Crash is a drama film produced in the United States that premiered at the Toronto International Festival on September 10, 2004. The film’s main theme is racial and ethnic stereotyping, prejudice, and discrimination—all of which are still present in modern American society. The film was produced and directed by Paul Haggis, and is based on a personal biographical experience of the director being carjacked outside a video store in 1991. The director assembled a celebrity cast on the set, including Ryan Phillippe, Sandra Bullock, Terrence Howard, Don Cheadle, Matt Dillon, Chris “Ludacris” Bridges, Brandon Fraser, Michael Peña, Jennifer Esposito, and many other well-known actors.
The film takes place in Los Angeles, where eight different stories are developed over a two-day period. There is the story of a Persian immigrant, who struggles to protect his small shop from burglars; an African-American Hollywood director and his wife, who have to put up with sexual harassment by a racist policeman; a district attorney and his wife, who are carjacked by two African-American teenagers; a poor Hispanic locksmith, who lives in an unsafe neighborhood and returns home to find his small daughter hiding under the bed because of the gunshots outside, as well as some other interrelated stories.
The plot of the film is rather unusual since it revolves around various characters that seem to be unrelated to each other in any way. However, this impression slowly dissipates in the second part of the film, when viewers begin to link all the stories with each other and see the full picture behind them. There is one general topic that all the stories have in common—social and racial tensions in Los Angeles, while there are also several subtopics that are revealed in each particular story in the film: violence, immigration, deprivation, social inequality, ethnic stereotypes, anger, criminal situations, racism, and other related issues.
It is worth noting that, for most of the film, the viewer is kept in suspense and strained as the characters communicate with each other with trepidation, and at times even aggression and direct violence. The actors have successfully managed to depict their characters’ inner conflicts and struggles with their personal beliefs, as well as, social stigmas. By the end of the film, it is hard to classify any character as explicitly bad, even though there has been a lot of racism and anger expressed by some of the characters. The reason for that is because the storyline puts the characters in the kind of situations where they have to decide whether they dare to trust their intuition, in spite of some stereotypes and fears they consciously or unconsciously have, and risk their lives believing in the innate goodness of people.
For example, I was particularly struck by the story of a young police officer, played by Ryan Phillippe, who first comes across as a positive character, disgusted by the racist beliefs of his older companion. On his way home from work, the officer picks up a hitchhiker, and they start a friendly conversation, albeit with a hint of tension. However, the officer is far from being free of prejudice himself and when put into a particularly stressful situation and suspecting the African-American teenager to be a gang member and a threat to his life, this officer, unwilling to bear the risk, shoots the young man only because the latter could have presented a danger to him. The young man, in fact, was harmless in that situation and did not present any threat to the officer whatsoever. The bitter irony of the whole situation is that later, ashamed by his own cowardly and indecent act, the officer does an even more terrible deed—he dumps the body of the poor teen into a roadside ditch and drives away.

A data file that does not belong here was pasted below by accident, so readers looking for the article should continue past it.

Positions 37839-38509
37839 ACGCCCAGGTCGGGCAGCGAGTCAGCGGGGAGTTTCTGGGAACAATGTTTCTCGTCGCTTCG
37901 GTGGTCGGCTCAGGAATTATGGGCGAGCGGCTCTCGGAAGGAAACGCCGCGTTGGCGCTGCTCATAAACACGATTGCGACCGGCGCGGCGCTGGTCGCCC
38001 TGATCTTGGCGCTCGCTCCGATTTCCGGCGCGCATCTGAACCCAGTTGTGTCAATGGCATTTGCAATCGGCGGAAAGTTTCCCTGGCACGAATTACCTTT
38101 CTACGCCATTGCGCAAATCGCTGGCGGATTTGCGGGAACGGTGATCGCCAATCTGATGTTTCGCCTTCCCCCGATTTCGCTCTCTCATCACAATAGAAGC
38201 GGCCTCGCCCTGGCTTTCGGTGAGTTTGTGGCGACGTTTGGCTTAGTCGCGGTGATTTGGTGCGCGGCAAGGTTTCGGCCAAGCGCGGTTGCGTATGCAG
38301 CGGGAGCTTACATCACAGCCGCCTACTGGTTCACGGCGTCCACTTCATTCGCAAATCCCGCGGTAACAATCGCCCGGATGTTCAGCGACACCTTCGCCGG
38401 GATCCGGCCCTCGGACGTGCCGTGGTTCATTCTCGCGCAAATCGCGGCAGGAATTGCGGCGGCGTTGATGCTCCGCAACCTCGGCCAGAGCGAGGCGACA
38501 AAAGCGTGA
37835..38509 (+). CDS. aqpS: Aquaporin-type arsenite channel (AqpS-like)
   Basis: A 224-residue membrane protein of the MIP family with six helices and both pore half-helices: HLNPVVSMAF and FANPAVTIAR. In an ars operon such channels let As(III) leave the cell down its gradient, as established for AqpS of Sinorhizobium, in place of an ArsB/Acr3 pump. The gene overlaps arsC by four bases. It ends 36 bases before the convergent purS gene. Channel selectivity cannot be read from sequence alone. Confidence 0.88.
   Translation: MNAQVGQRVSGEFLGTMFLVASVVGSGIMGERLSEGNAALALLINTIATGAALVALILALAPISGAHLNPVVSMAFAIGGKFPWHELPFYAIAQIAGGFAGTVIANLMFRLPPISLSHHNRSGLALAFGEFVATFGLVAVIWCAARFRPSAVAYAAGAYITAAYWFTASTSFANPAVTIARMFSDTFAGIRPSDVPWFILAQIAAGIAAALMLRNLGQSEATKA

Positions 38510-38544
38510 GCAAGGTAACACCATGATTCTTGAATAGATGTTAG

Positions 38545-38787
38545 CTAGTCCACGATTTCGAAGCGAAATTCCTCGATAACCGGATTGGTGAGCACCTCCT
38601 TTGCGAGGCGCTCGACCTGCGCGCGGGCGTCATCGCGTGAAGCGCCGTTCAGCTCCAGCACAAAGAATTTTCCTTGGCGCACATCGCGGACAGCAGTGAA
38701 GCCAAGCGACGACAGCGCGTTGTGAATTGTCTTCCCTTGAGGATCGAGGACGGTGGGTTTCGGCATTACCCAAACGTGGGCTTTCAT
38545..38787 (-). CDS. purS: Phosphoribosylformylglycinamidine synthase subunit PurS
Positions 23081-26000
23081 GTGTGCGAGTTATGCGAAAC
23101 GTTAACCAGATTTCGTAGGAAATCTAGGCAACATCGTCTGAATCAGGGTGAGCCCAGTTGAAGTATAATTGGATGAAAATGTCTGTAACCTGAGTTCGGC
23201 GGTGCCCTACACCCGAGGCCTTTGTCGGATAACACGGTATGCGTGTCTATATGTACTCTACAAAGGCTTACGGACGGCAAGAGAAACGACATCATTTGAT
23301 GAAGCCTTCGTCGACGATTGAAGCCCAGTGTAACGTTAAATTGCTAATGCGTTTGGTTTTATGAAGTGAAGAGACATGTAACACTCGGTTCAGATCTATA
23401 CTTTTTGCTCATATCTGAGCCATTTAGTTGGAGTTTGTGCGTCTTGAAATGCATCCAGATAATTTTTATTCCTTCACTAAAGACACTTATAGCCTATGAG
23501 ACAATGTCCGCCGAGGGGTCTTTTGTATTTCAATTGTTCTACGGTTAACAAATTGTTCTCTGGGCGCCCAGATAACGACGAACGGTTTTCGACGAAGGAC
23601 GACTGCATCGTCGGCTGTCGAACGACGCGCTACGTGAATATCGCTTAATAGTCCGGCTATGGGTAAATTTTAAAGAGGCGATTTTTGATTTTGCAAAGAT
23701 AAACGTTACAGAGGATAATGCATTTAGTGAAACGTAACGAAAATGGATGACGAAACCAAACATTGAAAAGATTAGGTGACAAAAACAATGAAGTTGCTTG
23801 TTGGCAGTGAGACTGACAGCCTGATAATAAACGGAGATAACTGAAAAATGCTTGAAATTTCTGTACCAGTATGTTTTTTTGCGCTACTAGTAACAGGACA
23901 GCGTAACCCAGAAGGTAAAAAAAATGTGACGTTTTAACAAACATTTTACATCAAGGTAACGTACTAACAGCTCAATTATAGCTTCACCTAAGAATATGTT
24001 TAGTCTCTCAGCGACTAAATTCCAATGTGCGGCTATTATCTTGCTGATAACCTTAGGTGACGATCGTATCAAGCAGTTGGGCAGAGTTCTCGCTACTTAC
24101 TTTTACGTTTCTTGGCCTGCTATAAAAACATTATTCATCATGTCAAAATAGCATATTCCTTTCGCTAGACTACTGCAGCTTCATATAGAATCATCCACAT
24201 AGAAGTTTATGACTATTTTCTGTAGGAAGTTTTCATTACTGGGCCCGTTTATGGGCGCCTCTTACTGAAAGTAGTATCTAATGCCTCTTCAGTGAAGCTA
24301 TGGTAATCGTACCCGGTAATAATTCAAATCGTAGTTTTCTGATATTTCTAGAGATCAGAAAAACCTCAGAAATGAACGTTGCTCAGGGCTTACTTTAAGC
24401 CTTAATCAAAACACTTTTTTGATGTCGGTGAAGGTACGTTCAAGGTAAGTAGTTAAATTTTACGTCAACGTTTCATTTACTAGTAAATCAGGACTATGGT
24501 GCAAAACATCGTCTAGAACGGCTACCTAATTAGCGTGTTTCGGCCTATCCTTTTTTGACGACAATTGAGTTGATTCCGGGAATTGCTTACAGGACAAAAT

What I found particularly effective about Crash is the element of ambiguity in every character in the film, even the racist and cruel older police officer played by Matt Dillon, who courageously saves the life of the woman he humiliated the night before. At the end of the film, viewers are left in a kind of troubled reverie. Some curious viewers may even attempt to psychoanalyze the characters on a more personal level, projecting some situations from the film on their own lives and asking themselves whether they would have acted differently, and whether they are free from these obsolete and primitive stereotypes, so firmly rooted in the characters’ subconsciousness.
Even though some viewers might find it hard at first to quickly switch from one story to the other, such an approach to storytelling in my opinion is completely justified. The director obviously did a great job combining the stories in a natural and realistic manner. By the end of the film, when the stories are linked together, the viewer is able to evaluate and review them individually, and the whole social situation in general, from a more integrated perspective. With the powerful and gutsy performance of the celebrity cast, strong and moving life stories and the whole atmosphere of sharp, cruel yet captivating dramatic twists in every story portrayed, Crash is brilliant in its profound realism and pervasive depth.
The film has received generally positive reviews and was a box office success. It was nominated for six Academy awards in 2006 and won three of them: for best picture, best editing, and best original screenplay. The film currently has a score of 76% positive reviews on the website Rotten Tomatoes and 8.0 on IMDb (Internet Movie Database).
Crash is definitely a movie worth seeing, especially because it is essential to be aware of and acknowledge those social issues that are the focus of the film. Even though it is quite possible that some viewers might not agree with the director’s view on the modern-day American big-city social and cultural peculiarities, I am rather positive that any audience of twenty-five years and up will find some of the portrayed scenarios to be topical problems of today’s America. The least this movie can do is give some food for thought and some reasons to take an extrinsic look at our own stereotypes and inflexible beliefs, and possibly reconsider them, like some characters in the movie did.